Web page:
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    Singapore launches initiatives to tackle heat

    Singapore launches initiatives to tackle heat

    The world is getting warmer – this is a bigger challenge in some regions than in others. By 2045, temperatures in Singapore could hit 40C.`1 Rising heat levels are a key issue for a country that suffers from high levels of humidity.

    Singapore is heating up twice as fast as the rest of the world, according to its Meteorological Services.2 In August, Grace Fu, Singapore's Minister for Sustainability and the Environment, said the country was tackling the issue via strategies in two broad categories: measures to promote cooling in an urban environment, and measures to reduce heat generated from human activities.3


    Planting Trees

    Some of the measures to cool the urban environment include increasing greenery. Singapore's movement to plant more than one million trees and restore natural environments began in April 2020, and has already hit the halfway mark, with more than 540,000 trees planted. The programme is currently three years ahead of its 2030 target, with trees planted along streetscapes, on Jurong Island and other industrial estates, and within nature reserves and gardens.4 Trees have also been introduced in Sungei Buloh Wetland Reserve, Jurong Lake Gardens, Pulau Ubin, Pasir Ris Park and Telok Blangah Hill Park. 5

    The government is taking other steps to cool the urban environment, requiring buildings to be designed to limit heat penetration from the outside. There is also a pilot study taking place to see if specially designed 'cool' paint can reflect more heat, so reducing the ambient temperature of Housing and Development Board (HDB) buildings. 6 Cooling the urban environment is essential for a city that's just 85 miles north of the equator, where daily temperatures average around 27 degrees Celsius (81 Fahrenheit) all through the year, and where the temperature in a dense urban area can be several degrees higher than in the land around it.7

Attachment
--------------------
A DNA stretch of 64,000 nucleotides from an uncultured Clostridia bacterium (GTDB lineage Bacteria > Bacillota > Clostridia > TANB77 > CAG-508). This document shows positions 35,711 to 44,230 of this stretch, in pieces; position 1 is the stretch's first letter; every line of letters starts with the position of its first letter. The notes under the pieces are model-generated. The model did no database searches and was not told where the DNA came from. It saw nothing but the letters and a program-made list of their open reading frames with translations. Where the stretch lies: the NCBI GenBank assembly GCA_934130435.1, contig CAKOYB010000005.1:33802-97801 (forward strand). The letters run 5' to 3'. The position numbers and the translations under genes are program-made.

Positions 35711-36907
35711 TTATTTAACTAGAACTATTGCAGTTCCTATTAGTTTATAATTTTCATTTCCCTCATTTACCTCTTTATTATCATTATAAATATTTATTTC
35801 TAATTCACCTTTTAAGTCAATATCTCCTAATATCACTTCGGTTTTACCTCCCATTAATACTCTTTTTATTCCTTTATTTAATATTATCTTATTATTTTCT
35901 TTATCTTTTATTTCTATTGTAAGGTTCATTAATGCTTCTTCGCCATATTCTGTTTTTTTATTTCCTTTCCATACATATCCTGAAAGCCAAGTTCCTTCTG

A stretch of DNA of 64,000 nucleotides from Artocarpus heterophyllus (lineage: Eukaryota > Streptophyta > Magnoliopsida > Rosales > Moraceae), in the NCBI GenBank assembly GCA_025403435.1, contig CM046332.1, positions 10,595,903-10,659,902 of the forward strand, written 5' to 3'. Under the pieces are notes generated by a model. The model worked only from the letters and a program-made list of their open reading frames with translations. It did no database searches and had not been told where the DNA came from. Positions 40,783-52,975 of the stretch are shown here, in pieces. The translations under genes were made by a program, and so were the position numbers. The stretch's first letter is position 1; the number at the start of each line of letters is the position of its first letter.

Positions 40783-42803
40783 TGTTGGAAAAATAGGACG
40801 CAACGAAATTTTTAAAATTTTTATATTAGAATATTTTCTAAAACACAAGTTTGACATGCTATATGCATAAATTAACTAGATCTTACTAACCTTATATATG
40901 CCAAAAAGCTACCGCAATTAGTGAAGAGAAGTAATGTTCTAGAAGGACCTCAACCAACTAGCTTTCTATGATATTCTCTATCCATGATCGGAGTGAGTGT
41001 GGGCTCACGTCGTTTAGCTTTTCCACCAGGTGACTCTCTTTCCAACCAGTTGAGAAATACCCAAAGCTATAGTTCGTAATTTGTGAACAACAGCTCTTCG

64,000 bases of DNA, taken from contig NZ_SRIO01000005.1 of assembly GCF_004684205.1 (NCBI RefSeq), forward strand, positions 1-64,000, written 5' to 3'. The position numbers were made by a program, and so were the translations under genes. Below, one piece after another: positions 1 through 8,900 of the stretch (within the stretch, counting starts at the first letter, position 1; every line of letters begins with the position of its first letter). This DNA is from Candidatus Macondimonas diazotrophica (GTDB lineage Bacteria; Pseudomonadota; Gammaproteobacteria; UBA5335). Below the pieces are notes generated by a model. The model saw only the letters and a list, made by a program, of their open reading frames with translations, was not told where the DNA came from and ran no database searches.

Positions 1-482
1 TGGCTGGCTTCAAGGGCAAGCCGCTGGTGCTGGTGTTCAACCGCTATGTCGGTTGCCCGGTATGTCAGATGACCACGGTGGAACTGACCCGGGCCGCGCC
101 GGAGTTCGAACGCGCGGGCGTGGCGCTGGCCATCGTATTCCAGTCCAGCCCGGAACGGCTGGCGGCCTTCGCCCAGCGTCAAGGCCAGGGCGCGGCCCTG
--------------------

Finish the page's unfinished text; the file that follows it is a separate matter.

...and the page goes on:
The Rise of Technology

    Singapore is turning to technology to solve some of its heating problems. For example, an island-wide network of sensors is being used to monitor the cooling effects of the trees that have been planted.8

    Singapore is turning to technology to solve some of its heating problems

    In 2020, the Cooling Singapore project, an initiative funded by the National Research Foundation, also announced that it was producing a data model for the city – the 'digital urban climate twin', or DUCT, designed to enable planners and policy makers to test the temperature impact of different scenarios, for example by analysing information on buildings, traffic, vegetation, land surfaces, and movement of people, as well as wind and sunlight.9

    DUCT allows for 'what if' analysis to be conducted, and is able to perform experiments with a city in-silico that would otherwise not be possible in the real world, according to its proponents.10

    Learn more about Asia-Pacific's infrastructure plans

    Following on from DUCT, scientists have moved on to the second phase of the Cooling Singapore Project, which involves conducting a series of studies to examine the impact of heating on both health and natural ecosystems.11Researchers are examining various urban climate risks, and mapping the changes in the spatial and temporal patterns of heat in the country to understand which areas are the most impacted and vulnerable.12 The study is also looking at what the impact of mitigation efforts has been, for example reducing the waste heat ejected from air-conditioning.13


    Reducing Human Impacts

    The country is also making efforts to reduce the heat generated from human activities. Under the Singapore Green Plan it has closed its water loop, transitioned to largely natural gas, and is adopting measures like the incorporation of smart LED lights and solar energy to use 15% less energy in HDB towns by 2030.14 It is also developing eco-friendly districts as demonstration projects which can be scaled up. Jurong Lake District, for example, is becoming a model for sustainable mixed-use, with district cooling, solar power deployment and super low-energy buildings. 15

    Read also: Energy storage race key to harnessing renewable energy's potential